Welcome to the Slashdot Beta site -- learn more here. Use the link in the footer or click here to return to the Classic version of Slashdot.

Thank you!

Before you choose to head back to the Classic look of the site, we'd appreciate it if you share your thoughts on the Beta; your feedback is what drives our ongoing development.

Beta is different and we value you taking the time to try it out. Please take a look at the changes we've made in Beta and  learn more about it. Thanks for reading, and for making the site better!

Build Your Own Mini-Computer

michael posted more than 12 years ago | from the no-not-that-kind-of-minicomputer dept.

Hardware 324

Bored in Chattanooga writes: "Tom's is running an article reviewing a Shuttle mini-computer. Seems to have everything the average computer user would need, minus a nice 3D graphics card. Perhaps the standard large ATX-size computer cases will cease to exist and be replaced by these "mini-computers." I find these gems cuter than any iMac I've ever seen!"

cancel ×


Sorry! There are no comments related to the filter you selected.

BOFH (-1, Offtopic)

Anonymous Coward | more than 12 years ago | (#2831585)

The boss is being a little reticent about my rate so I decide to twist the knife a bit by calling up some contracting agencies. My only worry being that if I called up a good agency, I'd probably get a job - which rather defeats the purpose of the exercise. My purpose is to make the boss wince every time there's a contracting rate review. And to rake in more dosh of course.
Bearing in mind my job prospects, I put some feelers out with a couple of the large but mostly dodgy agencies. The sort of agency that will 'smooth out the wrinkles' in your CV before faxing them on to a prospective employer.

Wrinkles like, 'I done DOS once,' and 'I know how to turn my screen on,' become 'Wrote DOS from scratch,' and 'Extensive Hardware Support Background'.

I expect the worst and get it. I meet my placement consultant at a local pub, where he buys me a beer to prove that he's really my friend, and not someone who wants a criminal percentage of my wages.

"So," my personally assigned, widely experienced, computing professional placement consultant says: "You're looking for a position in networking?"


"What sort of experience do you have?"

I run through a quick synopsis of the past 10 years.

"Excellent. Now, have you had much experience of DOS?"


"Well we have an excellent position in DOS consultancy at the moment."

"And you feel that's a networking position?" I ask, already annoyed.

"Well, not exactly. Initially it would be more of a help desk role."

"Not interested. I'm networks, not systems, and definitely not support."

"Ah. Oh well, it was a thought. What about VAX/VMS?"

"DECNet? TCP/IP? Dare I say it, CI?"

"No, more in the lines of Cobol Programming. Great position there. In Milton Ke.."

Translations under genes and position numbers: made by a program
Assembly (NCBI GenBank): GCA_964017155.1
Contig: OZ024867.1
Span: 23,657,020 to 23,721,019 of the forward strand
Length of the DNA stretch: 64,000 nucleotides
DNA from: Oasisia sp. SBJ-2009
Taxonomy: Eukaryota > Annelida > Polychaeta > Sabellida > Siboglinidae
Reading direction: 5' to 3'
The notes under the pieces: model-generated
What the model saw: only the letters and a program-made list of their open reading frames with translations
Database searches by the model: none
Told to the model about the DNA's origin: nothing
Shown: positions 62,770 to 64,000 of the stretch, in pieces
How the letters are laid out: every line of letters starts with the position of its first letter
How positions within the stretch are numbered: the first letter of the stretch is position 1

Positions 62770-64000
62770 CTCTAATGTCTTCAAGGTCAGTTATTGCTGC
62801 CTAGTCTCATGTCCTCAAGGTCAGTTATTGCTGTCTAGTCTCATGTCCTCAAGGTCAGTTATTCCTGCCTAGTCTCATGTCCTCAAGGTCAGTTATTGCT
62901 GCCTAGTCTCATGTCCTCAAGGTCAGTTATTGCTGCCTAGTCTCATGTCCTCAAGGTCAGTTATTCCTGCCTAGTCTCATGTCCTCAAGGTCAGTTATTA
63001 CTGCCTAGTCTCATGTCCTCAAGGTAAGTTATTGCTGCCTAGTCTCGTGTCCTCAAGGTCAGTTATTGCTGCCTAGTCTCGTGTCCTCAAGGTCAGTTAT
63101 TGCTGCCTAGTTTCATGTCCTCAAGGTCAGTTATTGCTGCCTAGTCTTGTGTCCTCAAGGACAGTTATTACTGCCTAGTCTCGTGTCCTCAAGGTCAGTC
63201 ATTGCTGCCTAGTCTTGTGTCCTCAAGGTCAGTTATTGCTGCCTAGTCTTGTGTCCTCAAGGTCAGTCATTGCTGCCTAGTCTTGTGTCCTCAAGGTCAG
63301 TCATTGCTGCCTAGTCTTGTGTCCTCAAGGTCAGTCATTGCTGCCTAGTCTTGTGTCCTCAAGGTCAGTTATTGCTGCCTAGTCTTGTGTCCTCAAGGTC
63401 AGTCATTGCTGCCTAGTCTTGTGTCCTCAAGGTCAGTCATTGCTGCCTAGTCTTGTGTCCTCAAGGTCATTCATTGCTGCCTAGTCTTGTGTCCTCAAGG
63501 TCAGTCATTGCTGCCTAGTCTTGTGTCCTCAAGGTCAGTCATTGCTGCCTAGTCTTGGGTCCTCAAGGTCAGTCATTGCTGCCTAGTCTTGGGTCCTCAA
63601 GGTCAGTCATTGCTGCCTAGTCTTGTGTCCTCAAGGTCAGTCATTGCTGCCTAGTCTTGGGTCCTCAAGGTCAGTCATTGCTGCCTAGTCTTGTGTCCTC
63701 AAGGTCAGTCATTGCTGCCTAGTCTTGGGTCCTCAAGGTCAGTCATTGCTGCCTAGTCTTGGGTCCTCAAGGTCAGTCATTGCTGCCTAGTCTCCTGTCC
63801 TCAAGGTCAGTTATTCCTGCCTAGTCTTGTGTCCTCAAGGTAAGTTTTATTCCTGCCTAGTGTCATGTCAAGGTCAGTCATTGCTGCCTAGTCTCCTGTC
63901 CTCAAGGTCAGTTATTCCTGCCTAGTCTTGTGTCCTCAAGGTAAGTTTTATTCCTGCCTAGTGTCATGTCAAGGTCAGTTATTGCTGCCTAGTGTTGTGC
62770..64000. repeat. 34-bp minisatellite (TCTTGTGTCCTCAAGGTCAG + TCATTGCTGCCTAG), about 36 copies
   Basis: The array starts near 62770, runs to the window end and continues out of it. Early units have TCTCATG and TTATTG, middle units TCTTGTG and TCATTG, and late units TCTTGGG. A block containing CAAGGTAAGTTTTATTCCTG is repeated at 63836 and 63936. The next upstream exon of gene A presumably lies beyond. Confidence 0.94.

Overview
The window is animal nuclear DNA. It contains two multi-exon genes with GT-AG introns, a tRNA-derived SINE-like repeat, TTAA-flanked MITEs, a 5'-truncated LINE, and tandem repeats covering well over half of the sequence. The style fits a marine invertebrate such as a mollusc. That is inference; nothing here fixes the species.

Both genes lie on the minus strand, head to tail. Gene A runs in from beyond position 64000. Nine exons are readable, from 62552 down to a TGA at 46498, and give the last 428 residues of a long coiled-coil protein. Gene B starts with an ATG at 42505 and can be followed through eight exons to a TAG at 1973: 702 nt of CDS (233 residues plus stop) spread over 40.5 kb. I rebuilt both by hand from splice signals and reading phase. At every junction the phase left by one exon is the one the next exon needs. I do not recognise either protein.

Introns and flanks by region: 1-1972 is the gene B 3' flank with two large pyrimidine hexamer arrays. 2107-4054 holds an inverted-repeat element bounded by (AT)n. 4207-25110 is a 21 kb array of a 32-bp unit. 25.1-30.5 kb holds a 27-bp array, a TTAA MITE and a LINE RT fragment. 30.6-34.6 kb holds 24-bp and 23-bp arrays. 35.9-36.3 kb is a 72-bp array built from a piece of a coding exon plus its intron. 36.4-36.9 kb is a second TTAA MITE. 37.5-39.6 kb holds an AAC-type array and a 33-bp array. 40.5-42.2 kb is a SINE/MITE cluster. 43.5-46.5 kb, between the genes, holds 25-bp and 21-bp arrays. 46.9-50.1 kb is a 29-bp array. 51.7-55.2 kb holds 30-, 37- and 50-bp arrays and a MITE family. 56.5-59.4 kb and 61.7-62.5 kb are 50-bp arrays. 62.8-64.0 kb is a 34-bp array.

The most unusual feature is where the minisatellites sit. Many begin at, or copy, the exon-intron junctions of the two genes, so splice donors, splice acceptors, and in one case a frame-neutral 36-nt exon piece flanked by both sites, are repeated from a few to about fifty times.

"Very good pay..."

"If I'd wanted to do Cobol Programming I would have said so. But I didn't, I said 'networking'."

"Of course, so you did. hardware engineering doesn't interest you?"

"What sort of hardware?"

"Dead terminals mainly. But when they're working they're connected to a terminal server, which is on a network..." he calls out as I leave the pub, drink only half finished.

The boss meanwhile has been playing my game and has faxed out to a couple of contracting agencies himself, obviously in an effort to show me how cheaply he can get a replacement. It's sad how people delude themselves sometimes.

My next few days are punctuated by offers of data entry, fill-in secretarial work, tape monkeying etc. Which I decline. At long last one of the agencies comes through with a price that would bring tears to the boss's eyes. I get the details and am thinking about it when the boss walks in.

"I'll take it," I say, as the boss discreetly tunes into my conversation.

"Take what?" he asks.

"The job I was just offered," I reply, smiling cheesily.

He rallies under the pressure and responds: "And just in time too!"

"For what, Christmas shopping?" I say, applying pressure.

"No. Just in time for us. I've found your replacement!" he gloats, shaking a wad of barely readable faxed paper.

"You're not serious!" I say, pointing at the paper, "you can't even read it!"

"Don't need to," he smirks, "I rang them and verified the details."

"You're not going to trust THAT agency are you?" I cry. "They can't even place an advert properly, let alone a computing professional."

"That's where you're wrong!" the boss snarls. "They HAVE found me someone. Far more experienced than you, and only a fraction more expensive. And he starts this afternoon. SECURITY!"

The moment the boss has been dreaming of for months has arrived.

"Escort this member of the public to the street. Don't let him touch anything, and take his access keys off him at the door. He's to speak to no-one. And have him removed from the contractors' register IMMEDIATELY! Have his personal effects checked for items of the company's, then forward them on to him."

Job done, he swaggers back to his office, the John Wayne of networks and systems.

I am escorted to the street and hand over my access keys. I take a quick survey of the building that was once my workplace, then wander back in to reception.

>Ding! "Hello," I smile to the receptionist. "I've just been appointed to a position as Network Administrator. Could you ring my supervisor please..."